I was reading your suggestion for getting rid of unwanted snails, and I have something else to offer. I had snails breeding
like snails in two of my tanks. I bought a couple of crawfish and put one in each of these tanks.
Within a couple of weeks, I had no snails at all in either tank, and a very interesting addition to both of these tanks. Both of my crawfish are doing well (they've both been
through 3 molts since I got them) and don't seem to cause a problem for the other fish (primarily convict cichlids in one tank and tetras in the other).
Hello. Thank you for your first hand observations.
crayfish love to stir the sand at the bottom. If you feed them well and keep them warm they may lay eggs. the male (who can
be easily told from the female by its odd leg shape front pair of swimmerets) will flip the female (with tiny front swimmers but large middle ones) then the female will hide its
eggs under its tail.
They look odd when they molt. they may lay over on their side and the back end of the carapace come lose. Then they sqeze their way out. First the head then the feelers and
finally it flicks its tail to free its legs. crayfish are lots of fun!
Hello. Thank you for your first hand observations. Incidentally, we do not recommend using sand, because the water does not
circulate well through the sand, and it becomes polluted. You can substitute a thin layer of aquarium gravel that is at most 1/4" thick. Click
for more about aquarium gravel.
In my experience, Crayfish are not at all compatible with snails, unless it's your intention to give the crayfish a treat
every now and again. My crayfish lived with X-Ray Tetra's and Zebra Danios (no fish smaller than 1.5" long survived the addition of the crayfish - they got
eaten) A dozen Neon Tetra's didn't even last 12 hours after the addition of the Crayfish.
Research on the Web showed that the average lifespan of a crayfish is 18 months, and that they spawn once in their lifetime. My Crayfish lived 2 years, and spawned
twice. She lived in a 10-gallon tank with a UGF and no heater. the tank was fed live tubifex worms, flake food, and the occasional medallion of cucumber. The Tubifex
worms were the biggest hit in the tank.
Stef S. Richmond VA 23117
Hello Stef. Thank you for your first hand observations.
I have enjoyed reading your web site immensely. I have learned a lot from it. I currently have a twelve gallon eclipse
aquarium with several black neon tetras, a dwarf gourami, a plecostamis catfish, and a male betta.
Thank you for providing so much information on the web for free. I probably would have purchased some fish from your web site, but I have found a local pet shop with quality fish
and comparable prices, at least they are comparable when you consider the shipping and handling.
... I have been really interested in the blue crayfish that you sell but I have yet to find one for sale in a local shop. I would love to buy one, but I am concerned about the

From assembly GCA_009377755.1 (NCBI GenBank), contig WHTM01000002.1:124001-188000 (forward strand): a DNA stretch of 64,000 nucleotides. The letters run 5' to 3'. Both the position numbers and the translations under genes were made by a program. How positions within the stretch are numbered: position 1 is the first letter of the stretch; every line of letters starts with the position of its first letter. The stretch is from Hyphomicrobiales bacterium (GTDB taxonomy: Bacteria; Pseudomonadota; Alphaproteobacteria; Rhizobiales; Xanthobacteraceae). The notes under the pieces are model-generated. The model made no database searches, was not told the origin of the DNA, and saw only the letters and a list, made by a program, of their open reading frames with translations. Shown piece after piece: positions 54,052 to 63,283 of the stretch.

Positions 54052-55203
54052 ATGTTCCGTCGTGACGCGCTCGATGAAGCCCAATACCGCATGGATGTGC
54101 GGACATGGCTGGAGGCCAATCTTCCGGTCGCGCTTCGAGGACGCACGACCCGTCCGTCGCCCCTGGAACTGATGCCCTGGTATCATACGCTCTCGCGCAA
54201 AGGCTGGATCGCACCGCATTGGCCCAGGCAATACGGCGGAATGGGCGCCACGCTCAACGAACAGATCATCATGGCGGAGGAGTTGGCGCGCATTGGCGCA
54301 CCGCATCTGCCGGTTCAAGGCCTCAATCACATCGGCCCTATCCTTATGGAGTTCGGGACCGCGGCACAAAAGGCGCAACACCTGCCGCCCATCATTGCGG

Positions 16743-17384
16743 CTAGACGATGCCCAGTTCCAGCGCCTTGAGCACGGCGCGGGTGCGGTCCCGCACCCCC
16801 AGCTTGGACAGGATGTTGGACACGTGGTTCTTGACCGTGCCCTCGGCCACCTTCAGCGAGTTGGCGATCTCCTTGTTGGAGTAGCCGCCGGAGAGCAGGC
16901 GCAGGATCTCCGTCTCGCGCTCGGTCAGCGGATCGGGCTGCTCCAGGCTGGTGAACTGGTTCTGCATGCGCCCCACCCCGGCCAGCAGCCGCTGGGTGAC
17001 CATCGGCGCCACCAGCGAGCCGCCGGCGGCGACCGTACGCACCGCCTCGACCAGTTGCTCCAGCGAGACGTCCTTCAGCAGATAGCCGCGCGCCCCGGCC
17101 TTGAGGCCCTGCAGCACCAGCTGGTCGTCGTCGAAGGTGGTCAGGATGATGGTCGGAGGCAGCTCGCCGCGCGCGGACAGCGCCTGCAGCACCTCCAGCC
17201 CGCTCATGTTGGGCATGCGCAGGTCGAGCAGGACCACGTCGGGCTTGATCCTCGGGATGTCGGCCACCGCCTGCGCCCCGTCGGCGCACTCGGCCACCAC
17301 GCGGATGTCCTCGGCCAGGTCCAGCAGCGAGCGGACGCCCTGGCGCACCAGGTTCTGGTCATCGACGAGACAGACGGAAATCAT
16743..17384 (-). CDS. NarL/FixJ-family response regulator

safety of my other fish, specifically the black neon tetras.
There seem to be conflicting stories posted on the crayfish information page. One customer said his crayfish was fine in his tank of tetras while another customer said he lost
all twelve of them in less than a day. They didn't specific which crayfish they owned or what size it was.
I was wondering what your experience has been with the blue crayfish and it's compatibility with neon tetras and other small fish.
Thank you, Noah
Reply. Hello Noah. There is conflicting information in the comments about Crayfish on this page. I have not put Small Tetras with
Crayfish, because I think a Crayfish would probably eat them.
Hey there! If you're wondering about the scientific names for the Blue Crayfish, I have a website that may be of help. I did
just a little research and so far I've come up with two different types of Blue Crayfish. I found the dark blue color of the Crayfish on your site to be just amazing. I've never
seen such a rich blue before. That started my need for research.
My girlfriend recently procured one of your blue crayfish. It's quite a darling thing, expect for a little experience we had
to go through with it. Apparently, without having an appropriate place to retreat to and hid, it gets territorally defensive and will kill fish, as it did to ten! of her guppies.
Once he had a place to hide in, an overturned ceramic cup, he was fine, and now wanders out when the light is turned off to scavange, no longer harming anything. Just something
to tell when thinking of getting one.
My son has had a blue crayfish for about two months. It was kept in a tank alone in the pet store for about a week before we
acquired it. It now has brown sacs that resemble clumps of eggs under its tail.
Is it possible that these really are eggs? What do we do when they hatch? How long does it take for them to hatch? Do you have any other advice?
Thank you, Sara
Hello Sara. Congratulations! It sounds like your Crayfish does have eggs! But we do not have any more information about breeding them or
caring for the babies.
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